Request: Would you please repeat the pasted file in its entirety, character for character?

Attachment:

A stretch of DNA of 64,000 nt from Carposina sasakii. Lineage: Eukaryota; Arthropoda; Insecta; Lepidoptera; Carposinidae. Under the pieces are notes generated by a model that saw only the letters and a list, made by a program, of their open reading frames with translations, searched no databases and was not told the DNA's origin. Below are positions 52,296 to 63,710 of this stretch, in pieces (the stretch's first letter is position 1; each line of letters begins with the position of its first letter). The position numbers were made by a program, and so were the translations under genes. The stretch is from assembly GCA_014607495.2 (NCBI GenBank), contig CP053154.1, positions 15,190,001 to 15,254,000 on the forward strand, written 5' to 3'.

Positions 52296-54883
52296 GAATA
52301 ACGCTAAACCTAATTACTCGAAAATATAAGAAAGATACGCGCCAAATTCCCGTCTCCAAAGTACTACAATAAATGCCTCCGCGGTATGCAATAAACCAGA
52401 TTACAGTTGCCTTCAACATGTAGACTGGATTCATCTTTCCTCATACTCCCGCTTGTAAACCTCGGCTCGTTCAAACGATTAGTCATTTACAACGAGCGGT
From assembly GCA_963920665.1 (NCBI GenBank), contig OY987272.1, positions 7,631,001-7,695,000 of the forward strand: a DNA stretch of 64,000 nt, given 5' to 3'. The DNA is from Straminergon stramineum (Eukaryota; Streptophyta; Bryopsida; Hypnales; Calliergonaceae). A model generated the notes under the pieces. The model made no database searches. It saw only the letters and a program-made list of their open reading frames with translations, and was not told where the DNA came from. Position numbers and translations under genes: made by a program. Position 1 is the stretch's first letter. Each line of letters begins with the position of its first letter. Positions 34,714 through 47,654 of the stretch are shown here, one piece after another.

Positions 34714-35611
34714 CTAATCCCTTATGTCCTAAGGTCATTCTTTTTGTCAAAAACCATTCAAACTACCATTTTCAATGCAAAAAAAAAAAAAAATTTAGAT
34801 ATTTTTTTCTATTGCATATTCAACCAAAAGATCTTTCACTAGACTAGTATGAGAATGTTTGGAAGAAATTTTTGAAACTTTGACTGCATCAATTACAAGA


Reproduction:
A stretch of DNA of 64,000 nt from Carposina sasakii. Lineage: Eukaryota; Arthropoda; Insecta; Lepidoptera; Carposinidae. Under the pieces are notes generated by a model that saw only the letters and a list, made by a program, of their open reading frames with translations, searched no databases and was not told the DNA's origin. Below are positions 52,296 to 63,710 of this stretch, in pieces (the stretch's first letter is position 1; each line of letters begins with the position of its first letter). The position numbers were made by a program, and so were the translations under genes. The stretch is from assembly GCA_014607495.2 (NCBI GenBank), contig CP053154.1, positions 15,190,001 to 15,254,000 on the forward strand, written 5' to 3'.

Positions 52296-54883
52296 GAATA
52301 ACGCTAAACCTAATTACTCGAAAATATAAGAAAGATACGCGCCAAATTCCCGTCTCCAAAGTACTACAATAAATGCCTCCGCGGTATGCAATAAACCAGA
52401 TTACAGTTGCCTTCAACATGTAGACTGGATTCATCTTTCCTCATACTCCCGCTTGTAAACCTCGGCTCGTTCAAACGATTAGTCATTTACAACGAGCGGT
From assembly GCA_963920665.1 (NCBI GenBank), contig OY987272.1, positions 7,631,001-7,695,000 of the forward strand: a DNA stretch of 64,000 nt, given 5' to 3'. The DNA is from Straminergon stramineum (Eukaryota; Streptophyta; Bryopsida; Hypnales; Calliergonaceae). A model generated the notes under the pieces. The model made no database searches. It saw only the letters and a program-made list of their open reading frames with translations, and was not told where the DNA came from. Position numbers and translations under genes: made by a program. Position 1 is the stretch's first letter. Each line of letters begins with the position of its first letter. Positions 34,714 through 47,654 of the stretch are shown here, one piece after another.

Positions 34714-35611
34714 CTAATCCCTTATGTCCTAAGGTCATTCTTTTTGTCAAAAACCATTCAAACTACCATTTTCAATGCAAAAAAAAAAAAAAATTTAGAT
34801 ATTTTTTTCTATTGCATATTCAACCAAAAGATCTTTCACTAGACTAGTATGAGAATGTTTGGAAGAAATTTTTGAAACTTTGACTGCATCAATTACAAGA